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Financial Services Law Insights and Observations


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  • Agencies update the Uniform Rules of Practice and Procedure

    On December 28, 2023, the Fed, OCC, FDIC, and NCUA published a final rule amending the Uniform Rules of Practice and Procedure to recognize the use of electronic communications and enhance the efficiency and equity of administrative hearings. The agencies have implemented measures recognizing the role of electronic communications across all facets of administrative proceedings. Among other things, the final rule (i) defines “electronic signature” in the Uniform Rules; (ii) codifies permitting electronic service and filings for administrative actions; (iii) allows for remote depositions; (iv) includes Equal Access to Justice Act procedures based on the 2019 Administrative Conference of the United States Model Rule; (v) adds provisions on when parties must pay civil money penalties; (vi) adds specific provisions pertaining to the forfeiture of a national bank, federal savings association, or federal branch or agency charter or franchise due to certain money laundering or cash transaction violations; (vii) modifies the discovery rules to recognize electronic documents and allow for electronic production; (viii) establishes new rules for expert and hybrid fact-expert witnesses; and (ix) consolidates the Uniform Rules and Local Rules for national banks and federal savings associations.

    Additionally, the OCC has revised its specific administrative practice and procedure regulations to harmonize rules for national banks and federal savings associations. Furthermore, adjustments were made to the OCC’s regulations on organization and operations to encompass service of process considerations.

    The rule is effective April 1, 2024.

    Bank Regulatory Agency Rule-Making & Guidance OCC Federal Reserve FDIC NCUA Administrative Procedures Act

  • NCUA to reinstate civil money penalties for late call reports

    Agency Rule-Making & Guidance

    Recently, the National Credit Union Administration (NCUA) announced it will reinstate assessing civil money penalties for credit unions that fail to submit a call report (NCUA Form 5300) in a timely manner. The call report program was suspended after December 2019 during the Covid-19 pandemic. “The December 2023 Call Report will be the first reporting cycle under the reinstated program and will be due by 11:59:59 p.m. Eastern time, January 30, 2024.” The NCUA states it will send a reminder to credit unions with outstanding call reports a week before their deadline. The NCUA will also consider extenuating circumstances, including the size and good faith of the credit union, the gravity of the violation, the history of previous violations, and other matters like natural disasters or incapacitation of key employees.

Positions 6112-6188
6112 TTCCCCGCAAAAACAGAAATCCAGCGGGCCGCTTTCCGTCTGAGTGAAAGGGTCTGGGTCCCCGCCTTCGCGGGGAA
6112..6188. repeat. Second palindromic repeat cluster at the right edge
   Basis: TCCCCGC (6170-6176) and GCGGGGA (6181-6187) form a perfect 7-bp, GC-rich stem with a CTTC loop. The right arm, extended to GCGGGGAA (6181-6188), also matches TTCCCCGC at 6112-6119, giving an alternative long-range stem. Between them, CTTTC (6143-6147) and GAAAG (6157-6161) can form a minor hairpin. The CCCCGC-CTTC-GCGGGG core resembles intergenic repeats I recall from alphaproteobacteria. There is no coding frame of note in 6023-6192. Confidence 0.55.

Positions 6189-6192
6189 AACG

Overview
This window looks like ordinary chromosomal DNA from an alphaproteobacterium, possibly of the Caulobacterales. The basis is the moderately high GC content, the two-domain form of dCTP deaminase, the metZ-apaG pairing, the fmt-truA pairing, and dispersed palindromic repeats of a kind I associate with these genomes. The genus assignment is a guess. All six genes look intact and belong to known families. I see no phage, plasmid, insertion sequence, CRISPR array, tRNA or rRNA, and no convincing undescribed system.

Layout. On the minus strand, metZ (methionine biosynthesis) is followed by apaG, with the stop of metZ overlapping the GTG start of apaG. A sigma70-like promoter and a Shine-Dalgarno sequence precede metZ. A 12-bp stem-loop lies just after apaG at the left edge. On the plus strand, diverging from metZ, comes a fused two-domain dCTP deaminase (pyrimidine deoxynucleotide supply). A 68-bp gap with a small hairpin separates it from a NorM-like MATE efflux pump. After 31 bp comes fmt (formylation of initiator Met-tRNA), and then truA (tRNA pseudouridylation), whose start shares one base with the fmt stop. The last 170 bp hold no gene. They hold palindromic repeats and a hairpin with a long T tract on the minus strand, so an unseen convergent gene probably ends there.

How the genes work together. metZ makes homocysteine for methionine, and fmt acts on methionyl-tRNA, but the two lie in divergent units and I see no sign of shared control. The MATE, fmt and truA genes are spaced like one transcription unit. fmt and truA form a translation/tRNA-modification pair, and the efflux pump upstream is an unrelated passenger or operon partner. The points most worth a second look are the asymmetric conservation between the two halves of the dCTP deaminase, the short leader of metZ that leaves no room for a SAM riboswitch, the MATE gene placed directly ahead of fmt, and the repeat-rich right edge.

Agency Rule-Making & Guidance NCUA Credit Union Civil Money Penalties

  • House Financial Services Committee questions financial agency representatives on technological implementations

    Federal Issues

    On December 5, the U.S. House Financial Services Subcommittee on Digital Assets, Financial Technology and Inclusion held a hearing on “Fostering Financial Innovation: How Agencies Can Leverage Technology to Shape the Future of Financial Services.” The Committee invited representatives to testify from the SEC, OCC, FDIC, CFPB, NCUA, and the Federal Reserve. The representatives fielded an array of questions focused on artificial intelligence, cryptocurrencies, and central bank digital currencies (CBDCs), and broadly focused on the need to balance technological innovation within the financial sector with managing risk.

    On cryptocurrencies, congressional representatives posed questions on the nature of criminal activity among other risks. The discussion addressed bank risks related to crypto assets—while banks do not hold crypto assets, the representative from the Federal Reserve noted how banks may face liquidity risks when holding deposits from crypto-related companies. On CBDCs, the Committee asked for an update on the U.S. CBDC; the Federal Reserve representative mentioned the Fed’s current research on CBDC technologies but noted that the agency is still “a long way off from thinking about the implementation of anything related to a CBDC.”